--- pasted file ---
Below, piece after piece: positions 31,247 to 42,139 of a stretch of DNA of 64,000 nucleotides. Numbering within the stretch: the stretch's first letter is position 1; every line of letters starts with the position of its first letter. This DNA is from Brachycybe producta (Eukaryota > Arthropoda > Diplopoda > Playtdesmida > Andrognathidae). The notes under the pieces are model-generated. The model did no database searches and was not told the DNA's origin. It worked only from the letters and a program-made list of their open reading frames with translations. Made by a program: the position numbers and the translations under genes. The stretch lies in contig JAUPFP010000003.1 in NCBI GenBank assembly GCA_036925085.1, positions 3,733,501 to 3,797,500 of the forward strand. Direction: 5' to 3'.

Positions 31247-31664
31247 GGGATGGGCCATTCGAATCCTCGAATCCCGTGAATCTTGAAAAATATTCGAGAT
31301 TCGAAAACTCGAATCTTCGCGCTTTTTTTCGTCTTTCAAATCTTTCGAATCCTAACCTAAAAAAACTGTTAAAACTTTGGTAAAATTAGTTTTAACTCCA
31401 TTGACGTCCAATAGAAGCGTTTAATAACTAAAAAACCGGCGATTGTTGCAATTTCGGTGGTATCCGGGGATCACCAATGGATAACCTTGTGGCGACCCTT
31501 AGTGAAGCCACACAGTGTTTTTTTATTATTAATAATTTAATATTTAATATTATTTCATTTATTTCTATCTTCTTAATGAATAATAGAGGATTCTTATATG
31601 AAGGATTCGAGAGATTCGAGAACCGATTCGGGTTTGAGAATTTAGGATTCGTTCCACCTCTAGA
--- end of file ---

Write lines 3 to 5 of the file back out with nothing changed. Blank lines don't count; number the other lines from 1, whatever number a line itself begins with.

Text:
31247 GGGATGGGCCATTCGAATCCTCGAATCCCGTGAATCTTGAAAAATATTCGAGAT
31301 TCGAAAACTCGAATCTTCGCGCTTTTTTTCGTCTTTCAAATCTTTCGAATCCTAACCTAAAAAAACTGTTAAAACTTTGGTAAAATTAGTTTTAACTCCA
31401 TTGACGTCCAATAGAAGCGTTTAATAACTAAAAAACCGGCGATTGTTGCAATTTCGGTGGTATCCGGGGATCACCAATGGATAACCTTGTGGCGACCCTT